File systems have to keep track of which blocks belong to each file; they also have to keep track of which blocks are available for use. When a new file is created, the file system finds an available block and allocates it. When a file is deleted, the file system makes its blocks available for re-allocation.
The goals of the block allocation system are:
- Speed: Allocating and freeing blocks should be fast.
- Minimal space overhead: The data structures used by the allocator should be small, leaving as much space as possible for data.
- Minimal fragmentation: If some blocks are left unused, or some are only partially used, the unused space is called “fragmentation”.
- Maximum contiguity: Data that is likely to be used at the same time should be physically contiguous, if possible, to improve performance.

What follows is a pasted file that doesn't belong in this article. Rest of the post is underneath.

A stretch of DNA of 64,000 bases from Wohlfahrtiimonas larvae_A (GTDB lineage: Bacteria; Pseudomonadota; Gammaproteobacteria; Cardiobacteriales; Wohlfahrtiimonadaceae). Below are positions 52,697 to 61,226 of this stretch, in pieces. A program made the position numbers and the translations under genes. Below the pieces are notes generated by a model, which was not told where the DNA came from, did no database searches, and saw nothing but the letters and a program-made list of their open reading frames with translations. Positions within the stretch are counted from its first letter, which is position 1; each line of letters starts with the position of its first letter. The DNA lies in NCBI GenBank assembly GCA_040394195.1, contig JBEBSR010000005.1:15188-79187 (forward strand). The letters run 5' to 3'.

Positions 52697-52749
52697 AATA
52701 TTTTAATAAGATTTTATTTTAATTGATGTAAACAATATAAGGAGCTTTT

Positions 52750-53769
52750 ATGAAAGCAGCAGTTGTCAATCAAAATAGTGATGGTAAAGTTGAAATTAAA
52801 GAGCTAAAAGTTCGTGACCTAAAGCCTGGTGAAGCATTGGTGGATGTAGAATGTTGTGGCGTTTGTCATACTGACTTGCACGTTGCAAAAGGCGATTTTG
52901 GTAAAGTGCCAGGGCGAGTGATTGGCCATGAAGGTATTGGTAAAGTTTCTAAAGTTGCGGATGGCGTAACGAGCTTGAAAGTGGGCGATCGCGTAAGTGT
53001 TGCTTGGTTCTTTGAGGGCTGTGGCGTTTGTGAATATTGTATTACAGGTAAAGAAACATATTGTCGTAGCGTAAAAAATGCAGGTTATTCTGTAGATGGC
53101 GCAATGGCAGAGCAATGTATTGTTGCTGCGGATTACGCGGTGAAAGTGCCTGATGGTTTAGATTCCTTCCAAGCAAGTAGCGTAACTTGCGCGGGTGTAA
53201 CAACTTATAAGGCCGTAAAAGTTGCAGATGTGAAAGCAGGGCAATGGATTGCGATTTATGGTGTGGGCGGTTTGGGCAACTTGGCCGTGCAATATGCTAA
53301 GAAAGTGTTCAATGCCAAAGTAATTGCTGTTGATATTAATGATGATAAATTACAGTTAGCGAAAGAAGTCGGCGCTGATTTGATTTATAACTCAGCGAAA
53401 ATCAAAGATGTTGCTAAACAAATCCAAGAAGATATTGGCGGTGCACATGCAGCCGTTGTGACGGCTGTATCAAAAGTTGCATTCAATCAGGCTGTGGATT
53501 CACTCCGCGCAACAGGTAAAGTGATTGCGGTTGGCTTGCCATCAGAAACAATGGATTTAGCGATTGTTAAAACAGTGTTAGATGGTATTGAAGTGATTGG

It is hard to design a file system that achieves all of these goals, especially since file system performance depends on “workload characteristics” like file sizes, access patterns, etc. A file system that is well tuned for one workload might not perform as well for another.
For this reason, most operating systems support several kinds of file systems, and file system design is an active area of research and development. In the last decade, Linux systems have migrated from ext2, which was a conventional UNIX file system, to ext3, a “journaling” file system intended to improve speed and contiguity, and more recently to ext4, which can handle larger files and file systems. Within the next few years, there might be another migration to the B-tree file system, Btrfs.